Our main research focus is personalized oncology. Our aim is to make use of all available –omics data to guide treatment decisions for all oncology patients. We are developing baseline and on treatment predictive biomarkers in order to determine the optimal treatment sequences.
The following projects are conducted in close collaboration with Zoete Lab.
Selecting the best treatment option for patients based on large –omics data sets require cutting edge machine learning algorithms. We are actively developing methodologies to provide interpretable machine learning results that pinpoint to the essential aspects leading to the proposed classification by the algorithm. In addition, we are also developing techniques to make use of the existing body of knowledge (Pubmed, Onco-KB, TCGA, …) to prioritize some branches of the decision trees. Some of these developments are conducted in collaboration with the Swiss Data Science Center (SDSC).
Structure-based drug design
As part of a long-lasting interest of our group in structure based drug design, we are pursuing several projects to design high affinity small molecule inhibitors for important targets in oncology and, most importantly, immuno-oncology. Current projects include IDO for which several nano-molar compounds have been generated as well as STING. Our program starts with computer aided drug design, organic synthesis, soluble and cellular tests, all the way to proof of concept studies in mouse models.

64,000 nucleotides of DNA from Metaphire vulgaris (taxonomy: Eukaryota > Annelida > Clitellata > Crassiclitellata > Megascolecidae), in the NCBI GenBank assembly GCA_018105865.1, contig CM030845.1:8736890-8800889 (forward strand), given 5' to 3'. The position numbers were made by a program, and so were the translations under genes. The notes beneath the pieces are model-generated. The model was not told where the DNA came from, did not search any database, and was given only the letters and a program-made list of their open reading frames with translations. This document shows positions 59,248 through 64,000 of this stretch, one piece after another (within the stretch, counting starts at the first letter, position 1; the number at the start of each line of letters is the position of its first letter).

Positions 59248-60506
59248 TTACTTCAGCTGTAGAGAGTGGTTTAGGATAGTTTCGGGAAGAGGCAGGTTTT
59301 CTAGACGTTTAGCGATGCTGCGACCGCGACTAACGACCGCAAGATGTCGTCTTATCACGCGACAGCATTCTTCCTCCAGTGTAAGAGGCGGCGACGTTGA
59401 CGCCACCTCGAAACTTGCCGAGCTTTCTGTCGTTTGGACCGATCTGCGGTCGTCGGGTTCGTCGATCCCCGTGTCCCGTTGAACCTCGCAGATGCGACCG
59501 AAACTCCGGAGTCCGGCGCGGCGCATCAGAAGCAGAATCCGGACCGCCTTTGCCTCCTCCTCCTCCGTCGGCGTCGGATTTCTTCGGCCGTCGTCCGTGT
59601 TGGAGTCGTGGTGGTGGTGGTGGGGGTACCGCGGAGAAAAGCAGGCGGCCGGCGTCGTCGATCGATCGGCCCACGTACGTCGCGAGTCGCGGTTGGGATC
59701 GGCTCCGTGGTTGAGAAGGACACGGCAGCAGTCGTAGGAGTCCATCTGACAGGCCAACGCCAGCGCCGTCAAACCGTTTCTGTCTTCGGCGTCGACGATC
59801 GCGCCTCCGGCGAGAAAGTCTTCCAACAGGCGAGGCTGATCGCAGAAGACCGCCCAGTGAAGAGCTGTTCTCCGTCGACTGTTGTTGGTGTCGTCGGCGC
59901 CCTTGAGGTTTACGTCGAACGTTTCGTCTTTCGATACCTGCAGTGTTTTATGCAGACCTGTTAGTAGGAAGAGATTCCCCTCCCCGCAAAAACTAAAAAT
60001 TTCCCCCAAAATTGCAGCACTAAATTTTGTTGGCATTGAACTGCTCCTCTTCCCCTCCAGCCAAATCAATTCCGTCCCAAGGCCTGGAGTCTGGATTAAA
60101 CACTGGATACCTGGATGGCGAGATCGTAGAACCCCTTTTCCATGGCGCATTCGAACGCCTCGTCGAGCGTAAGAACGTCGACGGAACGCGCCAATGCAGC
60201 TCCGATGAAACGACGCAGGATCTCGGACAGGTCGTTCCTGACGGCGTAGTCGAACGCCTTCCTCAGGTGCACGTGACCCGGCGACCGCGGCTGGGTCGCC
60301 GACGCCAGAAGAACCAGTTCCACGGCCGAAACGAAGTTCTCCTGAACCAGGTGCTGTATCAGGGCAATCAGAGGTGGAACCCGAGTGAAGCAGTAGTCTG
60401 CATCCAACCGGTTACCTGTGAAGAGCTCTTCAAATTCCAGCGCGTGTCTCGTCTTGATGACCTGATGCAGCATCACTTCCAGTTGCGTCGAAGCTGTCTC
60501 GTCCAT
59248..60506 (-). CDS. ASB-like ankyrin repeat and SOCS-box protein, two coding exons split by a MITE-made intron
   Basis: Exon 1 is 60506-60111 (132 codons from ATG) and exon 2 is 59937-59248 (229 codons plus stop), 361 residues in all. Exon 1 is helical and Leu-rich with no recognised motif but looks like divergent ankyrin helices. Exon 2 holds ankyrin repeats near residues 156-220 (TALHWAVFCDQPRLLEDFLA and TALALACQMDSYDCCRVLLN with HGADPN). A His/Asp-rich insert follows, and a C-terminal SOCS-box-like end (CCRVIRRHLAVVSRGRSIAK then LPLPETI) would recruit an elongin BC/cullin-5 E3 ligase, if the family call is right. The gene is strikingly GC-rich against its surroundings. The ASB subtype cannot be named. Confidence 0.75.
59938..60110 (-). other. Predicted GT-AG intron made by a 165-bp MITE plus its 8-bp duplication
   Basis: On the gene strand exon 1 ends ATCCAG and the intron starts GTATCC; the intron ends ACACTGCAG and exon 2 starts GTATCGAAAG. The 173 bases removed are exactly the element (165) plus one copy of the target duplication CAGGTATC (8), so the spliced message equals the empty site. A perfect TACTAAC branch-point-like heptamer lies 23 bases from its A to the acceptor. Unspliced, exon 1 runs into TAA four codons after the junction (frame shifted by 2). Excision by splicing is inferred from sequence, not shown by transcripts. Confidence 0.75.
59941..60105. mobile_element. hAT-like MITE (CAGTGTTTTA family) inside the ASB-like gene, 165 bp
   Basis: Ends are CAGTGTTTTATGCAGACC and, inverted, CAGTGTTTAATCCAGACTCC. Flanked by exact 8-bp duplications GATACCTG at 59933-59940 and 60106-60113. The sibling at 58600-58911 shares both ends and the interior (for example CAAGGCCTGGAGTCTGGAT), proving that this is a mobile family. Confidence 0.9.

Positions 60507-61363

Our algorithms are now being used for personalized oncology, where the impact of somatic mutations on specific targeted therapies is evaluated. Recently, we have launched the Swiss Personalized Oncology project that aims at providing a seamless web interface to access these tools for the clinicians making decisions within molecular tumor-boards.
Structure-based protein design
Structure-based protein design has also been a strong interest of our group. We use molecular dynamics and free energy simulations to study key proteins like the TCR-Peptide-MHC complex and to improve relevant biological properties such as the on-rate, off-rate or the affinity. Since our approach is based on the laws of physics, its universal nature allows direct application to other proteins or complexes of interest like, for example, signaling domains.
We are now using these methods for personalized oncology by studying the structural conformation of neo-antigens presented within the MHC context or the structural TCR repertoire selected against such neo-antigens.
- Zoete, V., Schuepbach, T., Bovigny, C., Chaskar, P., Daina, A., Röhrig, U. F., & Michielin, O. (2016). Attracting cavities for docking. Replacing the rough energy landscape of the protein by a smooth attracting landscape. Journal of Computational Chemistry, 37(4), 437–447. http://doi.org/10.1002/jcc.24249
Röhrig UF, Majjigapu SR, Caldelari D, Dilek N, Reichenbach P, Ascencao K, Irving M, Coukos G, Vogel P, Zoete V, Michielin O. 1,2,3-Triazoles as inhibitors of indoleamine 2,3-dioxygenase 2 (IDO2). Bioorg Med Chem Lett. 2016 Sep 1;26(17):4330-3. doi: 10.1016/j.bmcl.2016.07.031. PMID: 27469130
Zoete, V., Irving, M., Ferber, M., Cuendet, M. A., & Michielin, O. (2013). Structure-Based, Rational Design of T Cell Receptors. Frontiers in Immunology, 4, 268. http://doi.org/10.3389/fimmu.2013.00268
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